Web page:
Melbourne Cup Review Response To Transport Ideas

Website Downtime

November 1st, 2005 at 08:59pm

Apoligies for the recent three hours of downtime experienced by this website. The hosting provider performed an “upgrade” without notifying me…or at least, that is what they told me on the phone. I’m not inclined to believe them as the way the website reacted makes me think that something failed.

At first I was receiving “Connection Timed Out” errors which indicates that a service failed, especially seeing as the server was still responsing to pings. This later changed to “Connection Refused” errors, which indicates that the hosting provider probably pulled the plug.

It is unusual in my view to perform upgrades whilst still accepting incoming connections to services you are upgrading. Standard procedure would tell you to deny incoming connections before starting an upgrade, as this helps (in some cases) to prevent incoming connections creating problems with the upgrade. Of course my sense of procedure would also tell you that you should notify the people who will be affected by the upgrade.

I think something failed and the technicians either took advantage of that to perform an upgrade, or they called it an upgrade so that nobody would know that things failed.

I must thank regular reader and contributor John B1_B5 for confirming that the problem was not at my ISP, as this would be the first thing which a hosting provider would tell you to check if you tell them that their servers are offline. I agree with this, but I couldn’t really see a point in yelling at the technician on the phone as it is really a management decision when it comes to upgrades, and I will email them to ask them to inform customers before performing upgrades, and to make the service status visible from an external website, as it is currently only accessible through the hosting control panel website (which was also down).

John B1_B5 mentioned that he was getting a “page cannot be displayed” message. This is one of Internet Explorer’s many “friendly” messages which it will display when something is wrong. The one problem I have with these messages is that they will appear even if the website being visited has a page of it’s own for that purpose. For example, a website may (and most do) have a 404 page for cases where the page you requested can’t be found, such a page is likely to contain some useful links back to the homepage, a site search facility and probably some contact information if you think the page has appeared incorrectly. The Internet Explorer “friendly” page has a link to the homepage of the site, but is incapable of bringing you any other information, such as contact information or any messages which the website has on it’s own 404 page.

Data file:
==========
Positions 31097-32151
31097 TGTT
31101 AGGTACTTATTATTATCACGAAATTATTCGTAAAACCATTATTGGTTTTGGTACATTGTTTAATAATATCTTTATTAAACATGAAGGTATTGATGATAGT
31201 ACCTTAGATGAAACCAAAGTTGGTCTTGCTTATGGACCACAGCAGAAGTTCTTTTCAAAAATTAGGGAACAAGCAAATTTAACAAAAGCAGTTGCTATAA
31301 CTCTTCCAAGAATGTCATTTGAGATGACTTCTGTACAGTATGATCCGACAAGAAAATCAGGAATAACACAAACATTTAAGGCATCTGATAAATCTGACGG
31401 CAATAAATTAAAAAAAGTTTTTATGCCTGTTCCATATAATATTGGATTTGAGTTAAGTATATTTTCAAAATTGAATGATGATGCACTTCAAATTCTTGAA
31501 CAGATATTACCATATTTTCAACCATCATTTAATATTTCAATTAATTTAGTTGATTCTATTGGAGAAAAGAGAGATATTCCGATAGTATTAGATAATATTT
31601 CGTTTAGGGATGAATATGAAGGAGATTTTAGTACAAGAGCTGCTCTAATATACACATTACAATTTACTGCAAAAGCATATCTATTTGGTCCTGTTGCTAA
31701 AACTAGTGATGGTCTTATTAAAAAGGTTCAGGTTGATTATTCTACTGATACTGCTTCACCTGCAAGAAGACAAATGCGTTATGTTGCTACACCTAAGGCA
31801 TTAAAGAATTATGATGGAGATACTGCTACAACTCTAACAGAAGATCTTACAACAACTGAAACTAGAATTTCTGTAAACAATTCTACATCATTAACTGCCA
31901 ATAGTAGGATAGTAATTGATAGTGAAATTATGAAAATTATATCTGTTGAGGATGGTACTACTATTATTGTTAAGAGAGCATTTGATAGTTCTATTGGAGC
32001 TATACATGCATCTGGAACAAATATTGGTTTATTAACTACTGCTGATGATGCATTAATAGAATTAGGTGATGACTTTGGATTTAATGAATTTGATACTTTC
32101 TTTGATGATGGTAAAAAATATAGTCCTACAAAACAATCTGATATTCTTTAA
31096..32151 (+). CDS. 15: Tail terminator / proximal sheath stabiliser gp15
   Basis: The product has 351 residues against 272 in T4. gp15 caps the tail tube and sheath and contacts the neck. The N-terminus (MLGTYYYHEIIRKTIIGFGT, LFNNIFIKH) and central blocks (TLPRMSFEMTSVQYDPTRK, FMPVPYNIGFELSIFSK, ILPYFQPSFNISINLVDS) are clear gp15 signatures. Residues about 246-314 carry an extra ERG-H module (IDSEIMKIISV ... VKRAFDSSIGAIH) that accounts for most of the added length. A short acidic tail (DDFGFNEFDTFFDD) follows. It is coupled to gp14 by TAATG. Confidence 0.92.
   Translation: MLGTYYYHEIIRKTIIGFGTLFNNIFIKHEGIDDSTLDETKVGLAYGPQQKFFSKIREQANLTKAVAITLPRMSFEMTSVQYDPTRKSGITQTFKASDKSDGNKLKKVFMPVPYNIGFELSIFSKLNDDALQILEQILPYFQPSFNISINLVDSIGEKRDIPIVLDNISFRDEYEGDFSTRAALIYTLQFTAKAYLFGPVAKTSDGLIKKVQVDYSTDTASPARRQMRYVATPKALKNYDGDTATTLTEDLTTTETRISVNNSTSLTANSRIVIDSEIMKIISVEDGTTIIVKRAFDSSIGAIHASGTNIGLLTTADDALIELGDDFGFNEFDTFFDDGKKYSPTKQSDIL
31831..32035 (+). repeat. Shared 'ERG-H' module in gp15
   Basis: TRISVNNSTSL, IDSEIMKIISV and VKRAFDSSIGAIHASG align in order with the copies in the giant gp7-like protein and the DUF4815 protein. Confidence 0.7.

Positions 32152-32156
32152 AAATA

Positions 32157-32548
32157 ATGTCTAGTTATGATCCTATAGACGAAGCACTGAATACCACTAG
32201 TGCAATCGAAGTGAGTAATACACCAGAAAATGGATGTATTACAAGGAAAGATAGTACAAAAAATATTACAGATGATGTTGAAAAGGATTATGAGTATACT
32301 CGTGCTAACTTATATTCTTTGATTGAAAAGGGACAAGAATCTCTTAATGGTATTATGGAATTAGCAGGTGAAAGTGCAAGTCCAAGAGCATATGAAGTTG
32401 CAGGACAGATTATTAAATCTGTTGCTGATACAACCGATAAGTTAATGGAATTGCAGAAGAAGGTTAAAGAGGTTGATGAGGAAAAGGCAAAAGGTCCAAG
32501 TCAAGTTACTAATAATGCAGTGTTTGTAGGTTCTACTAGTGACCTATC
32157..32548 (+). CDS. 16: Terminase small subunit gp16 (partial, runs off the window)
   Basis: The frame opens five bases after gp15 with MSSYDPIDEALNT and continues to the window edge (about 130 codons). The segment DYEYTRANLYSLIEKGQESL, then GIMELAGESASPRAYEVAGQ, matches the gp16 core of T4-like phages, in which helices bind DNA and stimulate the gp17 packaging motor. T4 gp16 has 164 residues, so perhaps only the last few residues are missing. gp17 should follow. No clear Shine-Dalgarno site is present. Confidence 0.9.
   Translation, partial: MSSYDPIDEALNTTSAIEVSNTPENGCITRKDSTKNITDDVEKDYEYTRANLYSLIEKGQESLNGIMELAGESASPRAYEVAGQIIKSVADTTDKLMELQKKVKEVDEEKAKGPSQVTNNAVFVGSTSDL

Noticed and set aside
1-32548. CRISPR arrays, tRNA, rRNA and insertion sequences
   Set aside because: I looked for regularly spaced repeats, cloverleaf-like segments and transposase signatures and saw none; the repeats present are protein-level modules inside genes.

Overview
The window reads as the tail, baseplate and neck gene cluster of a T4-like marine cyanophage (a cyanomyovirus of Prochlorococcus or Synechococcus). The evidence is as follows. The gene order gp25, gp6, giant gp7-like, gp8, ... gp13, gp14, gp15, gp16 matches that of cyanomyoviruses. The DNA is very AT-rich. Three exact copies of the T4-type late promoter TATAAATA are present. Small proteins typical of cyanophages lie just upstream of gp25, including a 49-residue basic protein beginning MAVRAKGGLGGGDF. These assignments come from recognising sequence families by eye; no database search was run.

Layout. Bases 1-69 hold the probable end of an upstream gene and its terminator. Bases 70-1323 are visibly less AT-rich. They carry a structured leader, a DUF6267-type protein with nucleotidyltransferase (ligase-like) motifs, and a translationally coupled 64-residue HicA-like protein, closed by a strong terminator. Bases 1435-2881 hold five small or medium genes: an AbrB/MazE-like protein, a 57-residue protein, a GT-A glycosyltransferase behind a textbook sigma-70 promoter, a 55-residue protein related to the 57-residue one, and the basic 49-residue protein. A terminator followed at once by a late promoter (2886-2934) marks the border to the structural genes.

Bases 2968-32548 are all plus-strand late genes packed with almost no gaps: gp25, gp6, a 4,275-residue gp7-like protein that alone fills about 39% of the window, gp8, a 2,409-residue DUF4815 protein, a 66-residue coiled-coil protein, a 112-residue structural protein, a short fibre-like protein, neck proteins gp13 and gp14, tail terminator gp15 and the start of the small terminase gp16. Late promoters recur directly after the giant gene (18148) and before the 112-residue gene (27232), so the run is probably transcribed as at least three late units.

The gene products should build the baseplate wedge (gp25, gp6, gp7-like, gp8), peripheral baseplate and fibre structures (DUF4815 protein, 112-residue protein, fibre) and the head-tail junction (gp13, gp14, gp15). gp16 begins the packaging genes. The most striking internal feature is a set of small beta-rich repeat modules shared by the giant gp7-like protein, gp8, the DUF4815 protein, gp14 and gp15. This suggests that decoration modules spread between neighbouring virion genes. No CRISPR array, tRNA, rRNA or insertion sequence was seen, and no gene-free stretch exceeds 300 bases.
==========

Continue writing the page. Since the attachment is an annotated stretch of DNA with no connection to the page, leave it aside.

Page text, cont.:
The IE Friendly pages on their own are just fine, I just think they should make way for those which the website offers when they are offered. When I was using IE I turned off friendly error pages as they annoyed me, that setting can be found at Tools–>Internet Options–>Advanced–>Browsing–>Show Friendly HTTP Error Messages

Mozilla Firefox and other browsers do not have a similar function that I am aware of.

Anyway, the site is back online now, and I apoligise for any inconvenience which the downtime caused, as I’m sure the hosting provider will to me when I email them.

Samuel

Entry Filed under: Blog News

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1 Comment

  • 1. John B1_B5  |  November 1st, 2005 at 11:31 pm

    I can vouch for the above !


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